The motion was, as expected, denied.
Forbes ranked the town as having the best fans in the NHL in 2012, and despite filing for bankruptcy in the early 2000s, the club sold out their 300th-consecutive game last season. The Steelers are sitting on a 348-game streak of their own.
High identifying fans have permeated the city, and Pittsburgh starts them young.
In 2008, the Steelers won the Super Bowl; in 2009, the Penguins took the Stanley Cup. However, a dry spell has befallen the city ever since.
The Steelers hold a 602-540 all-time record, but haven’t topped .500 since 2011 when the Denver Broncos bounced them in the Wild Card Playoffs. Since 1970, the franchise has had consecutive non-winning records just three times; 2014 marked the first time in nearly two decades that the Steelers missed the playoffs two years in a row.
For a team holding the most championships in league history (6), the stretch has felt more of a lurid delusion than a bad dream.
Although the Pirates hurdled over twenty years of drought by making the second round of the MLB postseason last year, they haven’t won a pennant since they beat the Baltimore Orioles in the 1979 World Series. For a team with five championships, No. 8 all-time, that’s quite a drought.
Hockey, though, has kept the city upright: The Penguins haven’t missed the playoffs in nearly a decade. But mounting playoff losses coupled with outlandish excuses have fans calling for wholesale solutions aimed at fixing a trophy case growing dustier by the day.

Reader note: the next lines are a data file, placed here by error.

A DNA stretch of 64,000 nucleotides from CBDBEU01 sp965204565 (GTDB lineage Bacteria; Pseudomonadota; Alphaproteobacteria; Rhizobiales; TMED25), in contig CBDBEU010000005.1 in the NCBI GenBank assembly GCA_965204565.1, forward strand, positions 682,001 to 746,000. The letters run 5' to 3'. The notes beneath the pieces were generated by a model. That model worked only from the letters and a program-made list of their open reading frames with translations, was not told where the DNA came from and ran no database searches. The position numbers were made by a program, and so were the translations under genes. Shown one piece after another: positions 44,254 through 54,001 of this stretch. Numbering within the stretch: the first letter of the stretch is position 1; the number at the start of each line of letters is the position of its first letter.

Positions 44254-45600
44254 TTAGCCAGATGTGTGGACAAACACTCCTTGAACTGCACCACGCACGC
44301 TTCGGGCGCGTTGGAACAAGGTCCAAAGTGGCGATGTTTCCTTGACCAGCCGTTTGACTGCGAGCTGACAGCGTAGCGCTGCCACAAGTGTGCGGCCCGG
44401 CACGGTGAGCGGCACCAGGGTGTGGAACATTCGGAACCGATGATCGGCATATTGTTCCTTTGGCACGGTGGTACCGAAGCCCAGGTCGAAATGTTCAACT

Former Steeler safety Ryan Clark ranted this past season about vehement criticism by both the media and fans:
“You don’t hear the things about them [Philadelphia] in their media that you hear about us. So either we’re held to a higher standard or the people that write about us are (expletive)…This year, increasingly, it’s made me realize that you have to play for your organization, you have to play for your teammates, you have to play for yourself, for your family, because the people on the outside don’t understand the frustration you go through, they don’t understand the work you put in every day.
A lot of people think we come in here and practice a couple of hours and then go out on Sunday and play this game. That’s not how it is. This becomes your life… You get hate mail from fans, they tell you that you (expletive) and all that. And that’s fine, because there’s a reason they watch the game.”
Clark’s claims are applicable anywhere that sport is considered a major platform, which, in our country, is virtually everywhere. In a city with such a rabidly supportive fan base, Pittsburgh’s decline over the past few years must be altered soon.
The fans won’t allow it to continue, but they must also be willing to hold themselves accountable, to lift the team rather than pigeonhole it. Cities complaining about playoff runs coming up short are certainly rights reserved for the privileged. It is perhaps more conceited than agreeable.
But as one of the greatest sports towns in the world, Pittsburgh has, in a way, earned that right. They can be distraught and wounded and weep through hours of fist-pounding prayer and find their resolve the next morning. Fandom is fundamentally irrational after all.
In the cubicle amid Appalachia and the Ohio River Valley lies Pittsburgh, a city uncomfortable with ordinary. A cultural fandom refusing to grow complacent; a town denying typicalities.